From the foregoing standpoint, a way of gaining further insight into the Big Society might be to consider issues local to Ipswich and Suffolk, many of which were enumerated by Simon Cairns, Director of Suffolk Preservation Society in his presentation at our Society's AGM (which is reported more fully in this Newsletter). Both Simon and our own Chairman, Jack Chapman, made clear that both societies have interests in promoting respect for the past while shaping the future, and this involves drawing some difficult balances. The Suffolk countryside is distinctly subtle and hence susceptible to any development of any scale; but our economy is predicated on growth, which means more people demanding more houses, more jobs and more infrastructure. This chimes with the Ely seminar.
In the next ten years, much of our energy infrastructure will need to be replaced. In addition to the relentless growth in our demand for energy, many power stations fuelled by nuclear, coal and gas will reach the end of their operational life and will need to be replaced. And climate change will demand greater use of renewables such as wind and wave power, and more nuclear. There are already controversial proposals for wind turbine installations both on- and off-shore, not to mention incinerators for generating energy from waste as landfill becomes landfull! Interestingly, incinerators appear not to be part of the Localism agenda, since Kings Lynn appears destined to have one in spite of local protests, and Great Blakenham may well go the same way. Likewise nuclear power stations. But what of wind turbines, and more pylons carrying more power from Sizewell? The Government's answer to the latter appears to be to invite proposals for more aesthetically pleasing pylon designs. Many would prefer the cables to be buried, but would excavation in swathes as wide as a dual carriageway be any less detrimental to the countryside, quite apart from the expense? Who would welcome even higher energy bills?
But doesn't this point to the real problem, that no one is prepared to take responsibility for the consequences of the choices we make? For years we have asked successive governments for more and better services but lower taxes. And we expect them to solve the conundrum. They in turn have perhaps offered the Big Society as the 'solution' -"if you want it, you provide it and pay for it, because the public purse is empty." Likewise we want more energy, but we don't want the countryside spoilt by pylons of turbines. So who will take responsibility when the lights go out? Just as we want greater mobility and travel opportunities, but no more roads or airport runways. But who takes the blame for the resulting congestion and the fragility of our transport network when arteries become blocked?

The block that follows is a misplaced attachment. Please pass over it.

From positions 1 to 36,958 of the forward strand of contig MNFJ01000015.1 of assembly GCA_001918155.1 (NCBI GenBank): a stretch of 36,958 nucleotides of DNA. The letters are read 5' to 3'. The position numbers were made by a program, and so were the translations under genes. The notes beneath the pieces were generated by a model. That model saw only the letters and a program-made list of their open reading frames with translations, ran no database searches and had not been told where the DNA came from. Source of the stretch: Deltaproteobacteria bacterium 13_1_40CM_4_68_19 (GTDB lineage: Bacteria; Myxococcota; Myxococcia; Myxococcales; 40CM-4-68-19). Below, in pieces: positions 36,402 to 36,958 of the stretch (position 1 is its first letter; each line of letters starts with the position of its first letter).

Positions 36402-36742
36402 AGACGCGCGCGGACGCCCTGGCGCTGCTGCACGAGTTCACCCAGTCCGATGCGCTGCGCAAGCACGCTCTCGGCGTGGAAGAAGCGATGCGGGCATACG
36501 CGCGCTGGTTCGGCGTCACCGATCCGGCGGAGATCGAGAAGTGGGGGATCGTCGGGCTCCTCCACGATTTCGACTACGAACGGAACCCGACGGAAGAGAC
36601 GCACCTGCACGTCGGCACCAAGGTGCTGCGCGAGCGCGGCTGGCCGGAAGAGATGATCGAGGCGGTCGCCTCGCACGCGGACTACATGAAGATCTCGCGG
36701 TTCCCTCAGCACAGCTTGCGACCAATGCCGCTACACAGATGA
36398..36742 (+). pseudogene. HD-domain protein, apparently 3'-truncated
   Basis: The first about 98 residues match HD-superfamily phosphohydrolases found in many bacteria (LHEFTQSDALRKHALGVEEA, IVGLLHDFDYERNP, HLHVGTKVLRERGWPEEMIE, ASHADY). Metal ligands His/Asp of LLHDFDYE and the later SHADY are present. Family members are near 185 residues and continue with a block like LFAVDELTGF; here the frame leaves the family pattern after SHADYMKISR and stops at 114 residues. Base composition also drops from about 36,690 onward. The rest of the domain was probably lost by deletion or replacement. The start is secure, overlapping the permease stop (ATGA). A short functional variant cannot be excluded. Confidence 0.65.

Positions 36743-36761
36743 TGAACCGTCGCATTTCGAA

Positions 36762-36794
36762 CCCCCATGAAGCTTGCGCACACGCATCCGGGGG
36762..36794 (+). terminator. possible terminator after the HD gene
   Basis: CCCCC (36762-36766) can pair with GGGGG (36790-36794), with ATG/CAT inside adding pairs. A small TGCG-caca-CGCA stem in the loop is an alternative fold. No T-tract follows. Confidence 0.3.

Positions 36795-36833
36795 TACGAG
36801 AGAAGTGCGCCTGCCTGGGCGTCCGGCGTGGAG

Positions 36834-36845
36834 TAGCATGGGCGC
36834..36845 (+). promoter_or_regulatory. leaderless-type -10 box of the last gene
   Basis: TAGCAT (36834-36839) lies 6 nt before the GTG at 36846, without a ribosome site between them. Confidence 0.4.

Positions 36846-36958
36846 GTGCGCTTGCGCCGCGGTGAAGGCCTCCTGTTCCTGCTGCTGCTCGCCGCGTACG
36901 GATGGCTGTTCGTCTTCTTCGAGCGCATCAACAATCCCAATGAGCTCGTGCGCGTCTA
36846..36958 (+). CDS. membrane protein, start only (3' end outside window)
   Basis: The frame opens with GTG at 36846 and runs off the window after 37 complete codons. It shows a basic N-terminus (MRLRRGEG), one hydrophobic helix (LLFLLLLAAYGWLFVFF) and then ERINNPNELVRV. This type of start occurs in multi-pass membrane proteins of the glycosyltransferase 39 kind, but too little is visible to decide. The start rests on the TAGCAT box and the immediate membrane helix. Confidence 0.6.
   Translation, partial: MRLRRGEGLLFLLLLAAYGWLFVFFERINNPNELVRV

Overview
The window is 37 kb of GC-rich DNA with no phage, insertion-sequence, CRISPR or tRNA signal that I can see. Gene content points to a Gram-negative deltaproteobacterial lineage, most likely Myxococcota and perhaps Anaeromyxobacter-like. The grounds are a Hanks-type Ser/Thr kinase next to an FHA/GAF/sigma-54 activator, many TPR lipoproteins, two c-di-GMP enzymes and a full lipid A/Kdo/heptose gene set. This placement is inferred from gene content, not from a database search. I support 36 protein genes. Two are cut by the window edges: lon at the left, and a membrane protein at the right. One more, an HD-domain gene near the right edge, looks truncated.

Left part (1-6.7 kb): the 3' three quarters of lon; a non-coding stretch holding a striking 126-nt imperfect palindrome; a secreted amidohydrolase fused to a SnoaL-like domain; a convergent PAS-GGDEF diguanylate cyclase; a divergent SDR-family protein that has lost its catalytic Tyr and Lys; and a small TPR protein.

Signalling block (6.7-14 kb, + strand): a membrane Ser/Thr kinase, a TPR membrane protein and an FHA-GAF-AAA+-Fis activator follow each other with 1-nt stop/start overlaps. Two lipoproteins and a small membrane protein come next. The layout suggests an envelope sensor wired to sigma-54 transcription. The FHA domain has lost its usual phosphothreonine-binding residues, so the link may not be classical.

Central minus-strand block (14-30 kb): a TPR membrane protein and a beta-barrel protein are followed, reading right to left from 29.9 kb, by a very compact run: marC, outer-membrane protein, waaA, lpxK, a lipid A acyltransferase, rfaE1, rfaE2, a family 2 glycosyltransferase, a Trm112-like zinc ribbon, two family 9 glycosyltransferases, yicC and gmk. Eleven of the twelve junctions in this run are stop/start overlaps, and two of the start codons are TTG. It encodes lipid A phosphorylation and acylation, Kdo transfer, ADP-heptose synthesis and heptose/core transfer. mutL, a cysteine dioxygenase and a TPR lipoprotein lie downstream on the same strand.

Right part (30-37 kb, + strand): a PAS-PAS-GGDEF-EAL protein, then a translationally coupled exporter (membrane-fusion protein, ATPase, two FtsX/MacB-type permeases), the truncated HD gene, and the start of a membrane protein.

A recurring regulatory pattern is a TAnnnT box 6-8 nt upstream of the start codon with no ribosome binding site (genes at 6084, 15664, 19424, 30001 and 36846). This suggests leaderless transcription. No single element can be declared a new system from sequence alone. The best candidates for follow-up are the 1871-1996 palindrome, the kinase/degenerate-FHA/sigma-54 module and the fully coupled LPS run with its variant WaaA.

In other words, preservation can quickly turn into stagnation unless a proper balance is drawn in shaping the future. Simon Cairns urged that the greatest threat to the Suffolk landscape is complacency. The Ely seminar warns that if communities do not engage in Localism then business interests may well dictate the future. Any gardener knows that nature is good at creating wilderness, but cultivation requires intervention to control pests and diseases in order to produce a valuable harvest. Light-touch regulation seemed to create wealth, but this was illusory. The 'help yourselves' bonus culture enjoyed by the financial services industry has given way to the 'help yourselves' agenda of the Big Society. In paying for that mistake perhaps we will re-discover what elected governments are really for, and take more collective responsibility for the consequences of our choices rather than passing the buck, whether to the Government, to our neighbours, or to the next generation.
Or perhaps our idea of democracy itself will need to move on.